Common variants at 10 genomic loci influence hemoglobin A1C levels via glycemic and nonglycemic pathways

Et al.

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Abstract

OBJECTIVE - Glycated hemoglobin (HbA1c), used to monitor and diagnose diabetes, is influenced by average glycemia over a 2- to 3-month period. Genetic factors affecting expression, turnover, and abnormal glycation of hemoglobin could also be associated with increased levels of HbA 1c. We aimed to identify such genetic factors and investigate the extent to which they influence diabetes classification based on HbA1c levels. RESEARCH DESIGN AND METHODS - We studied associations with HbA 1c in up to 46,368 nondiabetic adults of European descent from 23 genome-wide association studies (GWAS) and 8 cohorts with de novo genotyped single nucleotide polymorphisms (SNPs). We combined studies using inverse-variance meta-analysis and tested mediation by glycemia using conditional analyses. We estimated the global effect of HbA1c loci using a multilocus risk score, and used net reclassification to estimate genetic effects on diabetes screening. RESULTS - Ten loci reached genome-wide significant association with HbA1c, including six new loci near FN3K (lead SNP/P value, rs1046896/P = 1.6 × 10-26), HFE (rs1800562/P = 2.6 × 10-20), TMPRSS6 (rs855791/P = 2.7 x 10-14), ANK1 (rs4737009/P = 6.1 × 10-12), SPTA1 (rs2779116/P = 2.8 × 10-9) and ATP11A/TUBGCP3 (rs7998202/P = 5.2 × 10 -9), and four known HbA1c loci: HK1 (rs16926246/P = 3.1 × 10-54), MTNR1B (rs1387153/P = 4.0 × 10-11), GCK (rs1799884/P = 1.5 × 10-20) and G6PC2/ABCB11 (rs552976/P = 8.2 × 10-18). We show that associations with HbA1c are partly a function of hyperglycemia associated with 3 of the 10 loci (GCK, G6PC2 and MTNR1B). The seven nonglycemic loci accounted for a 0.19 (% HbA 1c) difference between the extreme 10% tails of the risk score, and would reclassify ∼2% of a general white population screened for diabetes with HbA1c. CONCLUSIONS - GWAS identified 10 genetic loci reproducibly associated with HbA1c. Six are novel and seven map to loci where rarer variants cause hereditary anemias and iron storage disorders. Common variants at these loci likely influence HbA1c levels via erythrocyte biology, and confer a small but detectable reclassification of diabetes diagnosis by HbA1c.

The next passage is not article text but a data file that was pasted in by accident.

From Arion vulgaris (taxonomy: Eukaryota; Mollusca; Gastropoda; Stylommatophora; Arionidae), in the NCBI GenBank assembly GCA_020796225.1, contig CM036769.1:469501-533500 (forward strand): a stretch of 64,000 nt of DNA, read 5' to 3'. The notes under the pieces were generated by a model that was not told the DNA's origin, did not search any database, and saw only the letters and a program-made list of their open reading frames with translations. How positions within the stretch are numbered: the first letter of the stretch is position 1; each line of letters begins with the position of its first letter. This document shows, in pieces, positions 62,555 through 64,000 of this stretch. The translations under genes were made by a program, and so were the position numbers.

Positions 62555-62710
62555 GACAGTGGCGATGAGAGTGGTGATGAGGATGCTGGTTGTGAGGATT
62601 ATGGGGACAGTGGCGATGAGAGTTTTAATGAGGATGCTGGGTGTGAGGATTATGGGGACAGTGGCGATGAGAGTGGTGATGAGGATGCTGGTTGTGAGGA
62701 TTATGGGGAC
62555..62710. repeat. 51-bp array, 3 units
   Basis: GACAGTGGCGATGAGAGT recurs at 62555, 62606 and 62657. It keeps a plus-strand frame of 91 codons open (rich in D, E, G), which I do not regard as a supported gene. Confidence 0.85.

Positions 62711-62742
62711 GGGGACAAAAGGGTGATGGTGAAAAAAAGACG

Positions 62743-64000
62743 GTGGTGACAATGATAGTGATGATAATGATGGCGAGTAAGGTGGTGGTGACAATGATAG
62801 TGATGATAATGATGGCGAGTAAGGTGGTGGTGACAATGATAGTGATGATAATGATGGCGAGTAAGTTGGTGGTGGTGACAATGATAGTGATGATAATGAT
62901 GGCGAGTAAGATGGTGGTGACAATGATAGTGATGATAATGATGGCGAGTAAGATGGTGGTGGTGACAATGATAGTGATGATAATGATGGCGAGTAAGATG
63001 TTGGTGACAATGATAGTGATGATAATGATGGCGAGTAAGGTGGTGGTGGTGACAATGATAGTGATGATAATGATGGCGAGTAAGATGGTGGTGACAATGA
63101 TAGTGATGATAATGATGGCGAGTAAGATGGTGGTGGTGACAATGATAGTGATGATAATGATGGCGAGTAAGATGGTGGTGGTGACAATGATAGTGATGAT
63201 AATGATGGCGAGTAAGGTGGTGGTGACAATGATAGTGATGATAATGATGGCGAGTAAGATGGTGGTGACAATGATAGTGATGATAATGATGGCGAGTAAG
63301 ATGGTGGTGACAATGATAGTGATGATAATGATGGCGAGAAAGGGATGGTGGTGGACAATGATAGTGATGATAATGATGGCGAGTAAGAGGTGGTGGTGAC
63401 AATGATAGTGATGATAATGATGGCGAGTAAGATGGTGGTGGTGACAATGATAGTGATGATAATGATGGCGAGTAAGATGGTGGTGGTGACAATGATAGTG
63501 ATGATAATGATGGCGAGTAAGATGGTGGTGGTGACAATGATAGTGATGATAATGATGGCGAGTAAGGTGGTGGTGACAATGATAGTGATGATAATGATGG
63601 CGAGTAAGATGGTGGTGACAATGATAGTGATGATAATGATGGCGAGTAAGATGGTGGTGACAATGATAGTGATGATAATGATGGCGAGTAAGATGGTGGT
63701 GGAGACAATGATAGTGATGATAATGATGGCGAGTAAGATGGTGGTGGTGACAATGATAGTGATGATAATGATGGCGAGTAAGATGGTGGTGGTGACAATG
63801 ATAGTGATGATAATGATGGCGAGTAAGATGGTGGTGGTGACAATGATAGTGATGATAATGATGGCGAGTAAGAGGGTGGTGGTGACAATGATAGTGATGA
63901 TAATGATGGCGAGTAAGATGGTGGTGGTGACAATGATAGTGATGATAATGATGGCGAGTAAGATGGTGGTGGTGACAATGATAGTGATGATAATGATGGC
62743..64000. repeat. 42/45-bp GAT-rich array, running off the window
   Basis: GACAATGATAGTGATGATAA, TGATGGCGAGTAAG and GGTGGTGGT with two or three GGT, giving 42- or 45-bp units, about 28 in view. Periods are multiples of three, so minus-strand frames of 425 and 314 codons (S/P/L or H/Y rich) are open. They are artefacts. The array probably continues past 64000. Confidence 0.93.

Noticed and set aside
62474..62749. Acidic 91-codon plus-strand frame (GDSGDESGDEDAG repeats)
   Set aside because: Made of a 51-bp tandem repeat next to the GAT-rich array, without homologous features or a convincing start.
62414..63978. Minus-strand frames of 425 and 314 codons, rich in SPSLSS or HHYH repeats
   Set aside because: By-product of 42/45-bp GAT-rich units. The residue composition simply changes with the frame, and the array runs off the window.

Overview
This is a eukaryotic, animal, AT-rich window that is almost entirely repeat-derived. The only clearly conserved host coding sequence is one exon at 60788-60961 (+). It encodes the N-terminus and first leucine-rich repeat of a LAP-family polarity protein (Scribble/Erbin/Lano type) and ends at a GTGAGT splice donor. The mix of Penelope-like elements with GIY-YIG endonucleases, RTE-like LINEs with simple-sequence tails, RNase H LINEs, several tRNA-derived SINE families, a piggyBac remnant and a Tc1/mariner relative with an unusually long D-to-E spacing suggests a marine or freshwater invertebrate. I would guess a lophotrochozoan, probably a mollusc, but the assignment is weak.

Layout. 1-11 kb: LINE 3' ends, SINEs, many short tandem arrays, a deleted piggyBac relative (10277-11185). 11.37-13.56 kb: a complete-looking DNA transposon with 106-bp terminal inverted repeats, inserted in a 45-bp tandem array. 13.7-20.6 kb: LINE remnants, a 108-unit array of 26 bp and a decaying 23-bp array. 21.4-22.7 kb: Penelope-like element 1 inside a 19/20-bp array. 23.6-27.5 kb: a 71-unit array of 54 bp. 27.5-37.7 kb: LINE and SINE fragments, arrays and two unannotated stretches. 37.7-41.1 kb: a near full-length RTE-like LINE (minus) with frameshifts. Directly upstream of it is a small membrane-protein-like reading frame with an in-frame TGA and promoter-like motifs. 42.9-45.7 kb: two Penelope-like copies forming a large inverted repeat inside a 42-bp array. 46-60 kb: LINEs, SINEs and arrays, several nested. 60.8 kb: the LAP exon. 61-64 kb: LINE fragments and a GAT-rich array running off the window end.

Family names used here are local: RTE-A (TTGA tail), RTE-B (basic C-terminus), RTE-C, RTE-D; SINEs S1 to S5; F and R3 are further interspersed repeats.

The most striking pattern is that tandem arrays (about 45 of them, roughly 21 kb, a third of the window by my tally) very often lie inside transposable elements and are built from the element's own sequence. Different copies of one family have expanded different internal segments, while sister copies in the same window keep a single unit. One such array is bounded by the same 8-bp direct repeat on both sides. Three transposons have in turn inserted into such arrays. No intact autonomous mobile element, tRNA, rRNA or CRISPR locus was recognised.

Original languageEnglish
Pages (from-to)3229-3239
Number of pages11
JournalDiabetes
Volume59
Issue number12
DOIs
Publication statusPublished - Dec 2010

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